The fact that online casino and poker sites are no more “state-run” than brick-and-mortar venues seemed to be lost in the mire of conversation, as no one made a point of challenging Bernal on his claim.
Perhaps the reason why no one raised their hand to object was because previous calls for clarification had been shot down. Rep. Chaffetz was the man who pushed to have RAWA heard by the House, and he used his time in the spotlight to outline some of dangers associated with online gaming.
Unfortunately, two pieces of “evidence” offered by Chaffetz were deemed to be inaccurate or non-verifiable by the likes of industry expert Chris Grove. Listening intently to proceedings, Grove picked up Chaffetz’s reference to the FBI’s letters outlining the dangers of online gaming. Although Chaffetz was happy to let those in attendance believe the FBI’s concerns were connected to regulated igaming, the opposite is actually true.
In reality, the FBI’s 2013 letter addressing Congressman Bill Young’s concerns about money laundering and iGaming actually argued in favor of regulation.
Despite stating that online gambling could be used for criminal activity, the FBI also said that all Internet entities, even “well-regulated” ones “such as US banks”, are commonly “unwitting conduits for money laundering.”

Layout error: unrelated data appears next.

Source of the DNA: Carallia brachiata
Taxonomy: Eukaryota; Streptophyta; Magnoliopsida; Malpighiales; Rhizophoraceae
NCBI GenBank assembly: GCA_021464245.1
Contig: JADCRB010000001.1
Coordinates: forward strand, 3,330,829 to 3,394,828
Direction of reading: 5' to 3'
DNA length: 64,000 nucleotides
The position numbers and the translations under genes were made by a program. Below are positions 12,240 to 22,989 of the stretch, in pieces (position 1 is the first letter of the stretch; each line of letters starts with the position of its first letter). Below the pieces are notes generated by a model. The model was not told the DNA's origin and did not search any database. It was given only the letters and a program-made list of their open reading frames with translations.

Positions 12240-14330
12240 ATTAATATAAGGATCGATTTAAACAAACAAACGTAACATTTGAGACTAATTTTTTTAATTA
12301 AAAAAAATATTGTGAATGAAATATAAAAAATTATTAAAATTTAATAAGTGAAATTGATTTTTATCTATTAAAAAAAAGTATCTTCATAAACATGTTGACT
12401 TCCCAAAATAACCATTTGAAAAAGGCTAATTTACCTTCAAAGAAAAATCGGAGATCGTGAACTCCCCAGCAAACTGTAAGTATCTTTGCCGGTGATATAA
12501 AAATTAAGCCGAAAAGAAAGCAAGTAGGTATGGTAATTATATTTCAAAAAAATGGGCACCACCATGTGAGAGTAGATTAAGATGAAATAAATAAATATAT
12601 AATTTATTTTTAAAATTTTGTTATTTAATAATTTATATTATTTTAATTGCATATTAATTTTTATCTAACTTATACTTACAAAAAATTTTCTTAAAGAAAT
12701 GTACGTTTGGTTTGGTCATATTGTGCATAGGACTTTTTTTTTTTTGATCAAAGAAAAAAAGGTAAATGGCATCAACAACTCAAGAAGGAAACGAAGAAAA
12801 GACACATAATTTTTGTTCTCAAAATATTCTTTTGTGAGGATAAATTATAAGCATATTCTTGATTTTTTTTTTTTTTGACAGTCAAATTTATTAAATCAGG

The letter to Young also goes on to suggest that many of the techniques used by criminals to launder money could be “thwarted by a prudent online casino,” something which all regulated platforms in the US have done since going live.
The other rhetorical side-step Chaffetz performed during the hearing came after he claimed to have video evidence of 16-year-olds anteing up at an online poker site. When asked to produce said evidence, Chaffetz reportedly cut off the speaker and turned their question into a question.
Not wanting to let this point pass without further investigation, Chris Grove sent a direct tweet to Chaffetz asking for examples of the Utah resident gambling online and purchasing lotto tickets via their computer. At the time of writing, Chaffetz had not yet acknowledged the request.